A social aspect then becomes relevant to this issue: the marital status of the patients, which is inevitably linked to age. Studies, some of the most significant taking place in Denmark and Mayhem through their Case Registers, have shown that single young men are more likely to suffer the mental illness.[13] Nevertheless, there is no evidence that indicates that marriage is in any way a preventative method to schizophrenia.[14]

Another issue to take into consideration is the symptoms that both genders show when hospitalised. Even though there is fluidity in them, (for instance, depression, generally more attributed to women, can be found equally in men and women when linked to schizophrenia)[11] men have predominantly shown more ‘negative symptoms’, while women have been diagnosed with more ‘affective’ and ‘positive’ symptoms.[15]



The psychopathological approach[edit]

As behavioural and operational psychology have gained steady prominence through their adherence to more recognisable evidence gathering practices, as seen in the above-mentioned section on scientific diagnosis, an inverse correlation may be seen in the consideration of subjective phenomenal experience as a nosographic tool in much of “mainstream psychology”[16]; the exception perhaps being in that of Philosophy of Mind and philosophical or experimental psychology.

To those who are interested in consciousness and the subtle nuance of schizophrenia, this forms a blind spot in our understanding of the disease, which, in turn, forms a blind spot in our ability to treat it.

Sharply refuting claims against the validity, transferability, and reliability of introspective accounts of schizophrenia, these interdisciplinary envoys have begun to turn to the phenomenological method to provide both a deeper understanding of the disease as well as an actionable and replicable framework for future use which aims to satisfy both quantitative and qualitative diagnostic criterion.


References[edit]

  1. a b www.ncbi.nlm.nih.gov. 2019. Person-Centered Psychopathology of Schizophrenia: Building on Karl Jaspers’ Understanding of Patient’s Attitude Toward His Illness. [ONLINE] Available at: https://www.ncbi.nlm.nih.gov/pmc/articles/PMC3576158/. Invalid <ref> tag; name ":" defined multiple times with different content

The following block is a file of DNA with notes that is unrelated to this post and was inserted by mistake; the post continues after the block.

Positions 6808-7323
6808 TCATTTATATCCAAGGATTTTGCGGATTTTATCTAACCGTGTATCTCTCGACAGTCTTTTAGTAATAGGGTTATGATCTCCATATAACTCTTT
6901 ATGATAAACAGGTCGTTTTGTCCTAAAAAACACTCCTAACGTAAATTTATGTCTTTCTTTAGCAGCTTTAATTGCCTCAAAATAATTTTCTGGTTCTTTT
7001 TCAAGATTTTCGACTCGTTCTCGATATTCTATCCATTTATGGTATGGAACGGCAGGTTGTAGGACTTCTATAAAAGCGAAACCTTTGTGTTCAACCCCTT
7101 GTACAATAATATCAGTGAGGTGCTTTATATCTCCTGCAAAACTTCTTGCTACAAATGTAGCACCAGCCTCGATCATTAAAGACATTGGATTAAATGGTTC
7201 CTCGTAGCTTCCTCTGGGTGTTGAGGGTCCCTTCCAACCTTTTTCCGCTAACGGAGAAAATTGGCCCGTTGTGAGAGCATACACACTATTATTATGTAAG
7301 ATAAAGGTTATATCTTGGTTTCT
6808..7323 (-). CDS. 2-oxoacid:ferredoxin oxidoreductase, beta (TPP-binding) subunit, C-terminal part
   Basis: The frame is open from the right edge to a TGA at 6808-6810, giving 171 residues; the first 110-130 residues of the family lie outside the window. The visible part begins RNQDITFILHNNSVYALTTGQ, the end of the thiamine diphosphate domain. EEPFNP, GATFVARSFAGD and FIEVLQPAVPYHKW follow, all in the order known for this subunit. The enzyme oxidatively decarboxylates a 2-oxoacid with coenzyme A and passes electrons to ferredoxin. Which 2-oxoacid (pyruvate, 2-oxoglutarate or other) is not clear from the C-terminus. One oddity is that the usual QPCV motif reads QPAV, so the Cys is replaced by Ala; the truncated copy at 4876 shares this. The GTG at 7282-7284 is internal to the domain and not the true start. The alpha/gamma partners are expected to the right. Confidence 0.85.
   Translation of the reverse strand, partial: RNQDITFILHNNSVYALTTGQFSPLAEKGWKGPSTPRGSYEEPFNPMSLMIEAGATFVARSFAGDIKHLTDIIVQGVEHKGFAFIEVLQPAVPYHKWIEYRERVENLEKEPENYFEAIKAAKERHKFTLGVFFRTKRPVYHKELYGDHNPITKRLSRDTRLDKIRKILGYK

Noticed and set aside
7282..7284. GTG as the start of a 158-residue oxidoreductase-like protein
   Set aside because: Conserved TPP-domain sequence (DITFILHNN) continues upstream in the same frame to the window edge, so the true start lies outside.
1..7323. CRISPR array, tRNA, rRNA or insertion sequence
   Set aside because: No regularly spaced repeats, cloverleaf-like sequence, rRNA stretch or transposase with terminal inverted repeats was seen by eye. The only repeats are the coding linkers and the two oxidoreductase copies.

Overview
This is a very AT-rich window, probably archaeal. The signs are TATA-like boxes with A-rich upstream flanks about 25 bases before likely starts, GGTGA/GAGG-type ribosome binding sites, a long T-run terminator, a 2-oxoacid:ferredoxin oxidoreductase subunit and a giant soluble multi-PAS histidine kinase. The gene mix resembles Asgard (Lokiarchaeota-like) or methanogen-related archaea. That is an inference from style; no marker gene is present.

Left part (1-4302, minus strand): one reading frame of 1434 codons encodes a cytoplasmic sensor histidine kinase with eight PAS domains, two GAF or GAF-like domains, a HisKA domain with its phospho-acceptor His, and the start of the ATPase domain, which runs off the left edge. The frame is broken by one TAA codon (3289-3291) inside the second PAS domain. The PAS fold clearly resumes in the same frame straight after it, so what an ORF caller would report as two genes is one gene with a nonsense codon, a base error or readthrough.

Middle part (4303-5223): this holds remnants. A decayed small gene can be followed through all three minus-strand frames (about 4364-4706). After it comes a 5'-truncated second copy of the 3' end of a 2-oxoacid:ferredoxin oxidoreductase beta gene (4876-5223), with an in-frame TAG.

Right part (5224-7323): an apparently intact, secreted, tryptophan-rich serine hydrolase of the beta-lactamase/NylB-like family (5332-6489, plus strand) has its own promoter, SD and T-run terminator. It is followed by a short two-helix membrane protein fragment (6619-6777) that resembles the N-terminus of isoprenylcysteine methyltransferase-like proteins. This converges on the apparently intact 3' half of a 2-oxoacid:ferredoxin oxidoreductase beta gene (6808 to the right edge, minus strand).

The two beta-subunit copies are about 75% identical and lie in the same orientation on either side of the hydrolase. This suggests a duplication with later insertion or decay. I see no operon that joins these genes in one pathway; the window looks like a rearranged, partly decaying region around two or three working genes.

2. a b OUP Academic. 2019. At Issue: Assessment of Schizophrenia: Getting Closer to the Cause | Schizophrenia Bulletin | Oxford Academic. [Online] Available at: https://academic.oup.com/schizophreniabulletin/article/29/3/405/1928570.
  3. Johns Hopkins Medicine Newsroom. 2019. Study Suggests Overdiagnosis of Schizophrenia . [Online] Available at: https://www.hopkinsmedicine.org/news/newsroom/news-releases/study-suggests-overdiagnosis-of-schizophrenia.
  4. LWW. 2019. Specialized Consultation for Suspected Recent-onset Schizoph... : Journal of Psychiatric Practice® . [Online] Available at: https://journals.lww.com/practicalpsychiatry/Fulltext/2019/03000/Specialized_Consultation_for_Suspected.2.aspx#pdf-link.
  5. Genetics Home Reference. 2019. Schizophrenia - Genetics Home Reference - NIH. [Online] Available at: https://ghr.nlm.nih.gov/condition/schizophrenia#sourcesforpage.
  6. a b www.ncbi.nlm.nih.gov. 2019. Schizophrenia: Overview and Treatment Options. [Online] Available at: https://www.ncbi.nlm.nih.gov/pmc/articles/PMC4159061/.
  7. Daniel, E. Valentine. Charred Lullabies: Chapters in an Anthropography of Violence. Princeton University Press, 1996. JSTOR, www.jstor.org/stable/j.ctt7srks.    
  8. Diagnostic and Statistical Manual of Mental Disorders, 5th Edition: DSM-5, 2013.
  9. PSYCHOLOGY WIZARD. (2019). Mental Health Differences AO1 AO2 AO3. [online] Available at: http://www.psychologywizard.net/mental-health-differences-ao1-ao2-ao3.html
  10. Heinz Häfner, Wolfram an der Heiden, Stephan Behrens, Wagner F. Gattaz, Martin Hambrecht, Walter Löffler, Kurt Maurer, Povl Munk-Jørgensen, Birgit Nowotny, Anita Riecher-Rössler, Astrid Stein, Causes and Consequences of the Gender Difference in Age at Onset of Schizophrenia, Schizophrenia Bulletin, Volume 24, Issue 1, 1998, Pages 99–113, https://doi.org/10.1093/oxfordjournals.schbul.a033317   
  11. a b Elizabeth H. Nassar, Natalie Walders, Janis H. Jankins, The Experience of Schizophrenia: What's Gender Got To Do With It? A Critical Review of the Current Status of Research on Schizophrenia, Schizophrenia Bulletin, Volume 28, Issue 2, 2002, Pages 351–362.   
  12. Estrogens and gonadal function in schizophrenia and related psychoses Anita Riecher-Rössler1 , Jayashri Kulkarni.
  13. Häfner, H., Riecher, A., Maurer, K., Löffler, W., Munk-Jørgensen, P., & Strömgren, E. (1989). How does gender influence age at first hospitalization for schizophrenia? A transnational case register study. Psychological Medicine, 19(4), 903-918. doi:10.1017/S0033291700005626
  14. Riecher, A., Maurer, K., Löffler, W. et al. Eur Arch Psychiatr Neurol Sci (1989) 239: 210. https://doi.org/10.1007/BF01739655
  15. Shtasel, D. L., Gur, R. E., Gallacher, F., Heimberg, C., & Gur, R. C. (1992). Gender differences in the clinical expression of schizophrenia. Schizophrenia Research, 7(3), 225-231.   
  16. Parnas, J., Sass, L. and Kendler, K., 2008. Philosophical issues in psychiatry: Explanation, nosology and phenomenology.[Online]. 2008 [cited 02 Dec. 2019]; Available from: https://books.google.co.uk/books?hl=en&lr=&id=I5t3CgAAQBAJ&oi=fnd&pg=PP1&dq=Philosophical+issues+in+psychiatry:+Explanation,+nosology+and+phenomenology&ots=HNXChhc5Nt&sig=o39F_mVwU4VkkTPymsWcRkzJR0c&redir_esc=y#v=onepage&q=Philosophical%20issues%20in%20psychiatry%3A%20Explanation%2C%20nosology%20and%20phenomenology&f=false